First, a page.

8. 8. Dimensions Enabling Environment (systems change) WASH Services Framework name or Tool Main Developer Financial Institutional (sector level) Monitoring Planning and Project cycles Policy, Legislation, Regulatory Function Accountability, Transparency, Advocacy Knowledge & Capacity Development Coordination & Communication WRM Infrastructure & Asset Management Learning Governance/ Institutional (service delivery level) Performance & Coverage SIT USAID x x x x x x x x IRC BB IRC x x x x x x x x x x x x UNICEF EE UNICEF x x x x x x x x Service Delivery Assessment World Bank / WSP x x x x x x WB BB World Bank x x x x x TrackFin WHO x x x x x x x x x x GLAAS UN Water / WHO x x x x x x x x SHIT Flow Diagram World Bank / WSP x x x x x x x WASHBAT UNICEF x x x x x WA District Sustainability Tool WaterAid x x x x x x x x WASHTECH - Technology Applicability Framework WaterAid, IRC, Skat Foundation x x x x x Global Monitoring Framework Water for People x x x x x
  9. 9. FINDINGS • Most of the frameworks have a greater focus on the enabling environment • Two tools looked exclusively at EE (UNICEF framework and the WASHBAT ), but informed in part by evidence about WASH service delivery • Majority of other examples look at the national system, but some also focus on local systems – new WaterAid district sustainability analysis tool, the USAID SIT (partly) • Enabling environment mainly focussing on factors rather than actors and relationship between actors • SWA Collective Behaviours framework is one of the only examples of trying to assess system dynamics rather than only Enabling Environment factors Weighting (as %) Framework name or Tool Main Developer Enabling Environment (systems change) WASH Services SIT USAID 50 50 IRC BB IRC 67 33 UNICEF EE UNICEF 100 0 Service Delivery Assessment World Bank/ WSP 83 17 WB BB World Bank 40 60 TrackFin WHO 80 20 GLAAS UN Water/ WHO 75 25 SHIT Flow Diagram World Bank/ WSP 43 57 WASHBAT UNICEF 100 0 WA District Sustainability Tool WaterAid 75 25 WASHTECH - Technology Applicability Framework WaterAid, IRC, Skat Foundation 60 40 Global Monitoring Framework Water For People 40 60
  10. 10. SWA COLLABORATIVE BEHAVIOURS • Linked to SWA global partnership and accountability platform • First round monitoring applied one time in 38 countries, but not yet publicly released • Based on available data (reported via GLAAS), but major challenges with lack of data • Monitors four sets of collective behaviours:
  11. 11. SWA Collaborative Behaviours Ethiopia Kenya Haiti Government DPs Government DPs Government DPs 1. Enhance government leadership of sector planning processes  Insufficient Data  Insufficient Data  Insufficient Data 2. Strengthen and use country systems  Insufficient Data  Insufficient Data  Insufficient Data 3. Use one information and mutual accountability platform  Insufficient Data  Insufficient Data  Insufficient Data 4. Build sustainable water and sanitation sector financing strategies  Insufficient Data  Insufficient Data  Insufficient Data SWA COLLABORATIVE BEHAVIOURS: SUMMARY COUNTRY PROFILES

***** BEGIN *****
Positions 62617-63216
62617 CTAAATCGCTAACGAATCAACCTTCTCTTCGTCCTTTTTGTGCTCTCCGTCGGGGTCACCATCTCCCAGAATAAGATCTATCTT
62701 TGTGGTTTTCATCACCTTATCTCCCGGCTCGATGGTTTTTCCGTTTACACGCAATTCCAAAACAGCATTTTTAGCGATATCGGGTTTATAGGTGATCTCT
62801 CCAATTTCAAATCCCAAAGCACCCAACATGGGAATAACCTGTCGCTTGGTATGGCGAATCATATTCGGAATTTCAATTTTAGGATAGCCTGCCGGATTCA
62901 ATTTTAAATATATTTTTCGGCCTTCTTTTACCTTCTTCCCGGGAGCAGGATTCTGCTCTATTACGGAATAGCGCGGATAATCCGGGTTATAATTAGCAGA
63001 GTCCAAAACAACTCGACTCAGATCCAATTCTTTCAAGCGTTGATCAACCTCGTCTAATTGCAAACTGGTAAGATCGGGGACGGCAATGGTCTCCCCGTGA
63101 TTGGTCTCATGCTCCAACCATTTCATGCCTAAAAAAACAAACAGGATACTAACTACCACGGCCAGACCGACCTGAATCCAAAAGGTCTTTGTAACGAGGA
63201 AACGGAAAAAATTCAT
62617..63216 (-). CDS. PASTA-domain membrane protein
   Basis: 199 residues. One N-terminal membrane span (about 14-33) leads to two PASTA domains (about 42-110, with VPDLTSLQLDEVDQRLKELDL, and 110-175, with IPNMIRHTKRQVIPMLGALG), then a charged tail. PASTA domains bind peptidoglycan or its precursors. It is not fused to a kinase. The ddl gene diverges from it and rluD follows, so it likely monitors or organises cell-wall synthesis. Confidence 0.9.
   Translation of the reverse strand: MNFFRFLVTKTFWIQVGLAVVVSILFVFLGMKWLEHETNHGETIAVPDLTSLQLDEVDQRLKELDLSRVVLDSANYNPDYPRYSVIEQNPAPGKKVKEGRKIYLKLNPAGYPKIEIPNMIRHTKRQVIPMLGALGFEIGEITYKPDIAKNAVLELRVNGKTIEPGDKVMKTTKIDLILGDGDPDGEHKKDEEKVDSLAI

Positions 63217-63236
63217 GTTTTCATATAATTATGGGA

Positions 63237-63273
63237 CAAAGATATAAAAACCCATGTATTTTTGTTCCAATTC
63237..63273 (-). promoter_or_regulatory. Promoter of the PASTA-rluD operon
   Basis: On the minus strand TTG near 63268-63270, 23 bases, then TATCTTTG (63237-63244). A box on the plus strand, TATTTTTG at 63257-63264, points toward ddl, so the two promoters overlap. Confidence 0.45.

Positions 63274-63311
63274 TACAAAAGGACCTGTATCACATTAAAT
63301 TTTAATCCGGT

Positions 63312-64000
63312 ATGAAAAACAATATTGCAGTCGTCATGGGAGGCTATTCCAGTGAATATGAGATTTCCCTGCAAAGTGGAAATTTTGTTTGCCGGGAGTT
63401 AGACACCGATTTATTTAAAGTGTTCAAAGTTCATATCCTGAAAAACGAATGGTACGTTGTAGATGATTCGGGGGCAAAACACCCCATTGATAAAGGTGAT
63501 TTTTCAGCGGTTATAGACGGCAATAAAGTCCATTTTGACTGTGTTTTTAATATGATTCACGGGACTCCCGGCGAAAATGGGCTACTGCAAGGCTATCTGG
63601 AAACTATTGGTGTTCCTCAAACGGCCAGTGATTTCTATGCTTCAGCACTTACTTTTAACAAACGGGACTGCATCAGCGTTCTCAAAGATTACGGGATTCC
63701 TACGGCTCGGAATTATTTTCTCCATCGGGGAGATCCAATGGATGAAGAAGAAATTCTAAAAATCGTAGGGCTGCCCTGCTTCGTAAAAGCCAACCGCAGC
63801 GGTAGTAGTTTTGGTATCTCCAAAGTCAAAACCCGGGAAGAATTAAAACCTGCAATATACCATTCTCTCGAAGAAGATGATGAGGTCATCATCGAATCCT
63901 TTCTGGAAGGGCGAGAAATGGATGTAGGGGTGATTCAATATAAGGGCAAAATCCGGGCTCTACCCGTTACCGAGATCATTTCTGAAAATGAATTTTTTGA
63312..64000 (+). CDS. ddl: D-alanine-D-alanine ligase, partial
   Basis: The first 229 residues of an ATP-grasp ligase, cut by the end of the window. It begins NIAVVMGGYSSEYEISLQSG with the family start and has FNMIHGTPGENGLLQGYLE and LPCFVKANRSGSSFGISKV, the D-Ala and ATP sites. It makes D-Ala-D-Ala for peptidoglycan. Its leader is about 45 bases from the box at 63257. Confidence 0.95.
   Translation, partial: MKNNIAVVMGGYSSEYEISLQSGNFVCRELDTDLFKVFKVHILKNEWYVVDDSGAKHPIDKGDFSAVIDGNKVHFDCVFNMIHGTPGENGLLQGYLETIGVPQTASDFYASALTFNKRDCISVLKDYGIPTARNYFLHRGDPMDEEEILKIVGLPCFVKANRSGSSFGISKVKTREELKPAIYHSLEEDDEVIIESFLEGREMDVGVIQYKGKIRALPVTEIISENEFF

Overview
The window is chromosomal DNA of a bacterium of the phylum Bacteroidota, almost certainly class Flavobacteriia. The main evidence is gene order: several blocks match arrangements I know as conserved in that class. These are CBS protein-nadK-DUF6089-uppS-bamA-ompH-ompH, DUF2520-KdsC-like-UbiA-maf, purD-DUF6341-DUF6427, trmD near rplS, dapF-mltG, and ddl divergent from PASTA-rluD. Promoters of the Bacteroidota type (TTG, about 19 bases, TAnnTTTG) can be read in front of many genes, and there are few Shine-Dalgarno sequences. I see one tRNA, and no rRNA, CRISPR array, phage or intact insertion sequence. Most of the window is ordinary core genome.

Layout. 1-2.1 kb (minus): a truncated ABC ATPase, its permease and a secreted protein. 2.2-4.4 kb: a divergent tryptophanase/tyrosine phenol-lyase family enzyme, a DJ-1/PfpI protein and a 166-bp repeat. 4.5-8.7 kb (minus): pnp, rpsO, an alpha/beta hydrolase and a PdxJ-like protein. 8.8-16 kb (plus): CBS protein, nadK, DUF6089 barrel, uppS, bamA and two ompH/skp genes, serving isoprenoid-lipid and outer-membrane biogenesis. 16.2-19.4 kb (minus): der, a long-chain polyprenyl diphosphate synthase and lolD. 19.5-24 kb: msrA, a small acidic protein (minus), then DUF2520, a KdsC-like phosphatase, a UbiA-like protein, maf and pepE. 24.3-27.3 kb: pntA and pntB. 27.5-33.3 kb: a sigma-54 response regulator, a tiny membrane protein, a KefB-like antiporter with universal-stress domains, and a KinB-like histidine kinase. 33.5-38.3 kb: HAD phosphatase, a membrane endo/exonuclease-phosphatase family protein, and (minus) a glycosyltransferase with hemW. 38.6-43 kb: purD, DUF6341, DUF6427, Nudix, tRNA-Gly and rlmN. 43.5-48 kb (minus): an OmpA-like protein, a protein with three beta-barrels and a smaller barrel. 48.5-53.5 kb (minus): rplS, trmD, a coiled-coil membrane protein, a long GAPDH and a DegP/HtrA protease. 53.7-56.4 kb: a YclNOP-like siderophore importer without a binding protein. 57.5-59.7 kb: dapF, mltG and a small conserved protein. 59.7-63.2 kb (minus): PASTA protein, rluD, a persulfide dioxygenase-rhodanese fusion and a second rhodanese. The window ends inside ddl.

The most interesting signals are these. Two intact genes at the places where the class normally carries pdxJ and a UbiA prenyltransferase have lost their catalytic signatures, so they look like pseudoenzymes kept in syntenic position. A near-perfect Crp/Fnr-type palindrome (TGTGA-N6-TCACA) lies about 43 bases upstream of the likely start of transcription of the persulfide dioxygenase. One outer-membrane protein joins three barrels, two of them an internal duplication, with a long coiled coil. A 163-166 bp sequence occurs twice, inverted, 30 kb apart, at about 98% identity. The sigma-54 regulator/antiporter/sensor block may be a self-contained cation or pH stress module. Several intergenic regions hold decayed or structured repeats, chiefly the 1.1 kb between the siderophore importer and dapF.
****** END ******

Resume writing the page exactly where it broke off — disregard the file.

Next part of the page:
12. 12. SWA COLLABORATIVE BEHAVIOURS: COUNTRY PROFILES SUB-INDICATORS Indicators Government DPs 3.1a A formal government-led multi-stakeholder review mechanism exists  Data not available 1. A national assessment for drinking-water, sanitation, and hygiene is available (year of latest assessment) X (no) 2. A review mechanism is in place to assess progress on a regular basis and results are acted upon  (yes) 3. The mechanism applies evidence-based decision-making, including consideration of agreed indicators (e.g. access, WASH related disease, WASH finance)  (partly) 4. Development partners that indicate being part of a mutual assessment exercise Data not available Haiti: Collaborative Behaviour 3 - Use one information and mutual accountability platform built around a multi-stakeholder, government-led cycle of planning, monitoring, and learning
  13. 13. CONCLUSIONS AND IMPLICATIONS • Increasing examples of how to monitor WASH service delivery (JMP indicators for the SDG 6.1 plus others) • Fairly high level of convergence around defining elements or dimensions of Enabling Environment – similar building blocks and frameworks in use • But most monitoring frameworks still focus on factors of a system (i.e. building blocks) rather than mapping actors, relationships and paths of influence • Perhaps because of cost and complexity the Enabling Environment is taken as a proxy for strength of system (the system of systems)? • To date, there is little at scale experience explicitly with systems-based monitoring – including defining, mapping and monitoring WASH systems, either at national or local levels
  14. 14. NEED FOR RESEARCH AND MORE CONCERTED EFFORTS TO UNDERSTAND SYSTEMS CHANGE • New USAID-funded Sustainable WASH Systems Initiative running for five years • Explicit aim of learning about WASH systems and monitoring of change over time • Uses systems based tools and approaches to define, understand and monitor (local) systems • Going forward – need to share experiences and lessons in a more systematic way "Participatory Systems-based Planning and Evaluation Process“ (Walters et al, 2017)
  15. 15. THANK YOU Harold Lockwood Claire Allely